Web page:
Oxgene introduces TESSA technology for AAV manufacture

It aims to address challenges such as the high cost of goods, and low packaging efficiency

Oxgene has announced the launch of a scalable, plasmid-free manufacturing system for AAV.

Adeno-associated virus, or AAV, is a popular choice of viral vector to deliver gene therapies to patients, owing to its low immunogenicity, favourable safety profile and the ease with which it transduces numerous cell and tissue types.

Oxgene says its TESSA technology overcomes manufacturing obstacles by taking advantage of AAV’s natural relationship with another virus — the adenovirus. In nature, AAV co-exists with adenovirus, which provides the ‘help’ AAV needs to replicate. However, as well as replicating the AAV, the adenovirus also replicates itself, leading to high levels of adenoviral contamination if this process is translated to an industrial context.

The gene therapy industry’s reliance on plasmids is a major limitation for robust and reproducible large-scale AAV manufacture

Oxgene has addressed these challenges by manipulating the adenoviral life cycle so it still provide assists AAV replication, but is unable to manufacture itself, reducing adenoviral contamination in a manufacturing run. Integration of the AAV rep and cap genes into the adenoviral vector means that everything required for AAV production, except the AAV genome, can be provided in a single viral vector.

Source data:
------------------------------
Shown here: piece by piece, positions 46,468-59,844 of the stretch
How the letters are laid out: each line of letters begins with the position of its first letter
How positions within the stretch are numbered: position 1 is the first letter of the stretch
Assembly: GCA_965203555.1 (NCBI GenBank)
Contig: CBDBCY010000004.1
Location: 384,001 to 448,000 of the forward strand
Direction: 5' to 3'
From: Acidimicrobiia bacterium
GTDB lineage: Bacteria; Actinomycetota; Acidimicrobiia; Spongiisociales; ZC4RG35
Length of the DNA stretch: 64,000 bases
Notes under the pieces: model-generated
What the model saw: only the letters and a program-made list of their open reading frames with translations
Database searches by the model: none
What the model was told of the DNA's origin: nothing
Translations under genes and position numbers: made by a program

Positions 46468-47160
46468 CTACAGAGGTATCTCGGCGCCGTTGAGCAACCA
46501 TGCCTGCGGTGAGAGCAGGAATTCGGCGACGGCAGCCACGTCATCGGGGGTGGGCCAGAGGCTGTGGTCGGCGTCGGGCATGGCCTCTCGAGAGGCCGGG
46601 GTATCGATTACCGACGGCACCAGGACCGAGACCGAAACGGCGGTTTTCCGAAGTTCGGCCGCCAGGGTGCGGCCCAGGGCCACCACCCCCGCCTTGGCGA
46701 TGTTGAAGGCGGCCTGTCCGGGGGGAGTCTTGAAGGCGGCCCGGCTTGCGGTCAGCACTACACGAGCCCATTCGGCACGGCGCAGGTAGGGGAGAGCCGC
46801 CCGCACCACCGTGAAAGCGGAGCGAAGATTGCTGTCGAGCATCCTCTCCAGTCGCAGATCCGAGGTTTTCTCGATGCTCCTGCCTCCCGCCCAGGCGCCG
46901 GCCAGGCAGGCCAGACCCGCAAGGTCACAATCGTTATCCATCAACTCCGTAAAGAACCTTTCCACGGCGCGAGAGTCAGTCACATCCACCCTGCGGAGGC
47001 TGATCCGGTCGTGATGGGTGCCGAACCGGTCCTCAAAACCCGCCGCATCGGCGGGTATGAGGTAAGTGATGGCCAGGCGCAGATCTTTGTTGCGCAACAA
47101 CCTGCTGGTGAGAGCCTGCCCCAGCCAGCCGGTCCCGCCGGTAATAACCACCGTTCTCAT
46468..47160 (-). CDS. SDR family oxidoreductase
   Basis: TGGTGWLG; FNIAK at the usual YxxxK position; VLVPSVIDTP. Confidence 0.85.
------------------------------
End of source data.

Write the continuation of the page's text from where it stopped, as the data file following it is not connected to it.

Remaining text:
Meanwhile, the AAV genome can either be encoded within a second TESSA vector, in a plasmid, or within an AAV particle itself. The company says using two TESSA vectors improves yields of AAV2 by 40-fold, accompanied by a 2000-fold increase in particle infectivity compared to a standard three-plasmid manufacturing approach.

Once this first AAV seed stock has been produced, co-infecting cells with this AAV alongside another TESSA vector can further amplify the AAV in a simple, reproducible and scalable manner, removing the reliance on expensive and limiting plasmids for AAV manufacture.

Oxgene’s CEO, Dr Ryan Cawood, said: “The gene therapy industry’s reliance on plasmids is a major limitation for robust and reproducible large-scale AAV manufacture. By taking a ‘back to nature’ approach to rethink AAV production from the ground up, we’ve developed a truly innovative new technology that we expect to transform the way AAV is manufactured. By combining high AAV yields with scalability, packaging efficiency and increased infectivity, we hope that TESSA technology will help to bring down the overall cost of goods involved in gene therapy development. We hope it will also improve the safety of the final therapeutics, as the higher quality, more infectious AAV resulting from TESSA based manufacture could mean significantly lower effective doses.”

Oxgene has developed and validated TESSA vectors for AAV2, 5, 6 and 9 and is taking requests for service projects and product pre-orders to further develop and evaluate this technology.

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